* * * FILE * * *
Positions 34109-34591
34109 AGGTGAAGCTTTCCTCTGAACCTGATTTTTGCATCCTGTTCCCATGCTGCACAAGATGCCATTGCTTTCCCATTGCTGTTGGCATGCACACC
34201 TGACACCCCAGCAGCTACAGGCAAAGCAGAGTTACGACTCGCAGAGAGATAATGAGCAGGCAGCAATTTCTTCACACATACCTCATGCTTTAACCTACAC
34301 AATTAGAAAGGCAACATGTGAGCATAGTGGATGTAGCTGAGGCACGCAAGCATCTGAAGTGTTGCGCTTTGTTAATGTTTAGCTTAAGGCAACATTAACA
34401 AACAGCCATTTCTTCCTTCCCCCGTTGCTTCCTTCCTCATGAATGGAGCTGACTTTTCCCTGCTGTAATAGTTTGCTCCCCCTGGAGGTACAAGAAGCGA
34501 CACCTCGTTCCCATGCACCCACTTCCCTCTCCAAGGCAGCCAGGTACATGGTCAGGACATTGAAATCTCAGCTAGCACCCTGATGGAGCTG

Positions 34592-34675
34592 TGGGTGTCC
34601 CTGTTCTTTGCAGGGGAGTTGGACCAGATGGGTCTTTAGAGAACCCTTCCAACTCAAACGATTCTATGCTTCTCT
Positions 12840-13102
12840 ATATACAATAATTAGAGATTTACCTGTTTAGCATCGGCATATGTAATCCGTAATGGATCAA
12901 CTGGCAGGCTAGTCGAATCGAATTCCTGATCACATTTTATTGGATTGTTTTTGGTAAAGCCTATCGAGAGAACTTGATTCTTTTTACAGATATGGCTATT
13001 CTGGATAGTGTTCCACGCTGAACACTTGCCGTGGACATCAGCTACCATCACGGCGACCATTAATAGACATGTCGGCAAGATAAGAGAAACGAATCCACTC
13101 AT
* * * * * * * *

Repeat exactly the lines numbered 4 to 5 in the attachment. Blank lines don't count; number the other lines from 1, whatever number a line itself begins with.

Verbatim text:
34301 AATTAGAAAGGCAACATGTGAGCATAGTGGATGTAGCTGAGGCACGCAAGCATCTGAAGTGTTGCGCTTTGTTAATGTTTAGCTTAAGGCAACATTAACA
34401 AACAGCCATTTCTTCCTTCCCCCGTTGCTTCCTTCCTCATGAATGGAGCTGACTTTTCCCTGCTGTAATAGTTTGCTCCCCCTGGAGGTACAAGAAGCGA